Mucking about with a cheap chinese CNC

One of the offshoots of the rise of 3d printer tech is the proliferation of cheap "CNC" machines thet use the same control circuitry as a 3d printer but usually swap out the belts for drive screws and guide rails use a cheap spindle instead of the hot end and are usually constructed out of standard 2020 extrusion and a few machined parts.

I've seen these things knocking around but mostly assumed they were trash but their prices have been dropping a lot in recent years and you can pick one up for under 200 bucks.

I decided to give one a go picked up the genmitsu cnc 3018-pro off of amazon for about 180 bucks. The 3018 is basically the dimensions of the work area
300 x 180 x 45 mm and they are mostly sold as engraving machines.

For that price you get the kit for the machine with a controller board and a power supply (little brick laptop style thing) a set of v engraving bits a separate add on box that allows manual control, two spanners for tightening the collet on the spindle, and a small brush (I assume this is for dust removal) and all the cable sheathing zip ties etc to make it neat.

It's a nicely complete package although it would have been nice if it had a milling bit as well but you can always get that and it's stated function is engraving.

The thing came as a kit with 3 little stepper motors for to drive the axis, a little Dc motor for the spindle with a prefitted 1/8" collet, some precut aluminum extrusion pieces for the frame and the bed, several drive screws and guide rods for the three axis, and some chunky plastic cut parts (not sure what it is but maybe 10mm thick rigid hard plastic cut and drilled with things like bearings preinstalled) for the sides and motor mount.

Assembly is incredibly straightforward (although I forgot to take pictures), it's all basically t-nut assembly you slot the t-nuts into the slots in the extrusion pieces put the screws in to the plastic parts tighten it down it all clamps together. The various axis require a little more work slotting the guide rods into the precut holes and then fitting in the drive screws with their anti backlash nuts attached to the movable parts then just a simple grub screw coupler to attach it to the steppers. The Z axis came basically pre assembled you just slotted it onto the x axis screw and attached the spindle motor. Electronics comes just as a premade board just attach it to the frame and plug in the steppers and spindle motor and you're done. I did have one issue with one of the stepper cables having the wrong type of plug on it but I had some of that type lying around so just popped out the wires and slotted them back in to the right plug.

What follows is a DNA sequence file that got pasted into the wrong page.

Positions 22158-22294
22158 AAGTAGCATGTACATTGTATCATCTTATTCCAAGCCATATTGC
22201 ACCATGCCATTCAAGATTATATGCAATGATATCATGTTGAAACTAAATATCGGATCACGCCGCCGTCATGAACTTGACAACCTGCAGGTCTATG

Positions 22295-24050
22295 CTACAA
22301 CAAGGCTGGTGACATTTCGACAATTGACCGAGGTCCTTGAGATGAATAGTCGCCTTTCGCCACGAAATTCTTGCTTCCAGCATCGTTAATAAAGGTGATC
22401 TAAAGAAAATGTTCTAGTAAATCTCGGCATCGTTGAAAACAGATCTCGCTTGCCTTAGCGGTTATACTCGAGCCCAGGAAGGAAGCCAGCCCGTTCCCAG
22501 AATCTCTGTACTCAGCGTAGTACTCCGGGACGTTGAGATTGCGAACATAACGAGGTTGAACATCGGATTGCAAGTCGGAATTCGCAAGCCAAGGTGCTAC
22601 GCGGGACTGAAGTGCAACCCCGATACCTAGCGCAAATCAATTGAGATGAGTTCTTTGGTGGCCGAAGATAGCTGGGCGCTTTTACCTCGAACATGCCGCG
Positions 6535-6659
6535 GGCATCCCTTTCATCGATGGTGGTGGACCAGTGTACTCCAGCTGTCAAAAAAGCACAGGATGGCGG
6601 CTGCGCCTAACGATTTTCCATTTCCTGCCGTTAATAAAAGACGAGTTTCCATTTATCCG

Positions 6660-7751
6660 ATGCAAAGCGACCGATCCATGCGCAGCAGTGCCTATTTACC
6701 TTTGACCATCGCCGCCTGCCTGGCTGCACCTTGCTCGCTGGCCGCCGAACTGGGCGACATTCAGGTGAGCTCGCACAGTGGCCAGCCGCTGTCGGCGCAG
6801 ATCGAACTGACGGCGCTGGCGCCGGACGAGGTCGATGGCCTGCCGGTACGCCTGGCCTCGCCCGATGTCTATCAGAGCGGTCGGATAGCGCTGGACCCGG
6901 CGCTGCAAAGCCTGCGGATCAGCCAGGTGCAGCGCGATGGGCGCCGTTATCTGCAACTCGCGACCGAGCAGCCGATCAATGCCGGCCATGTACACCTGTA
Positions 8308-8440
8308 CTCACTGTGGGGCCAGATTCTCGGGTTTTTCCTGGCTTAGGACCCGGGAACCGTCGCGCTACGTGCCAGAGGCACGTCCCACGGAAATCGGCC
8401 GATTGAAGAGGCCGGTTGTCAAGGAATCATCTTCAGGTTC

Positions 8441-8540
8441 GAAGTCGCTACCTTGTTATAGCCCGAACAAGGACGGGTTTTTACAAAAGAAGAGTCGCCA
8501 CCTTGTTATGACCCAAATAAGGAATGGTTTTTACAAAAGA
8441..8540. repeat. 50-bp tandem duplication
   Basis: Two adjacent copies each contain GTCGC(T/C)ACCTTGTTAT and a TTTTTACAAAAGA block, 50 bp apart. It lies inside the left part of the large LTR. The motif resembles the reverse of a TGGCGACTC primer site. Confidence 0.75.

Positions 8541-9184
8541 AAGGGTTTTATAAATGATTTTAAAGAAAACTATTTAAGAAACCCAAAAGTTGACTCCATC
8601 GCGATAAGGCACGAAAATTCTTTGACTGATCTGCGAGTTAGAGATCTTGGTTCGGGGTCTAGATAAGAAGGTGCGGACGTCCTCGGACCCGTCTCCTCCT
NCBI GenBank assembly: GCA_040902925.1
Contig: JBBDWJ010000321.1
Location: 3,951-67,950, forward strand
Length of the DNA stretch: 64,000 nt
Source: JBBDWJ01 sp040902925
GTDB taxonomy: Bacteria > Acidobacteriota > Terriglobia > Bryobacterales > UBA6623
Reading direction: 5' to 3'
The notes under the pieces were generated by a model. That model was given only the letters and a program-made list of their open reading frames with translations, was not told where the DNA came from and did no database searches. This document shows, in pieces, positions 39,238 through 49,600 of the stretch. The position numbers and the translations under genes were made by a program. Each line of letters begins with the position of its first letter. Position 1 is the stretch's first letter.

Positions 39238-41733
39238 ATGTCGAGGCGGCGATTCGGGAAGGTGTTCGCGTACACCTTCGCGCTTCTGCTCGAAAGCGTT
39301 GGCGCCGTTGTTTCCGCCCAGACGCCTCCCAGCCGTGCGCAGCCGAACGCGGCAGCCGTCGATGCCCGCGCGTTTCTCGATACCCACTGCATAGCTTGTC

It took me about an hour or so to assemble with the fiddling about to swap out the plug socket. After I'd bolted the thing together I checked it to see if it was square and it wasn't bad maybe off on the x axis but a serviceable starting point.

Usually you control this sort of machine via usb with some sort of controler program on a pc that fires gcode over a serial link to the control board that then runs the motors. This kit came with a small external box which connects to the control board (which looks like some sort of ramps derivative) and then allows you to move the three axis turn the spindle on and off but it can also send it gcode from a sdcard running the machine without any computer input.

It had three example codes ready on the sdcard included with it so I fitted one of the engraving bits that came with it (they look like 1/8" vcut engraving bits maybe v20 or 15 or so it came with a little pack of 8 of them) connected the little box up put a bit of wood on the bed clamped it down and then used the controller to set the zero point.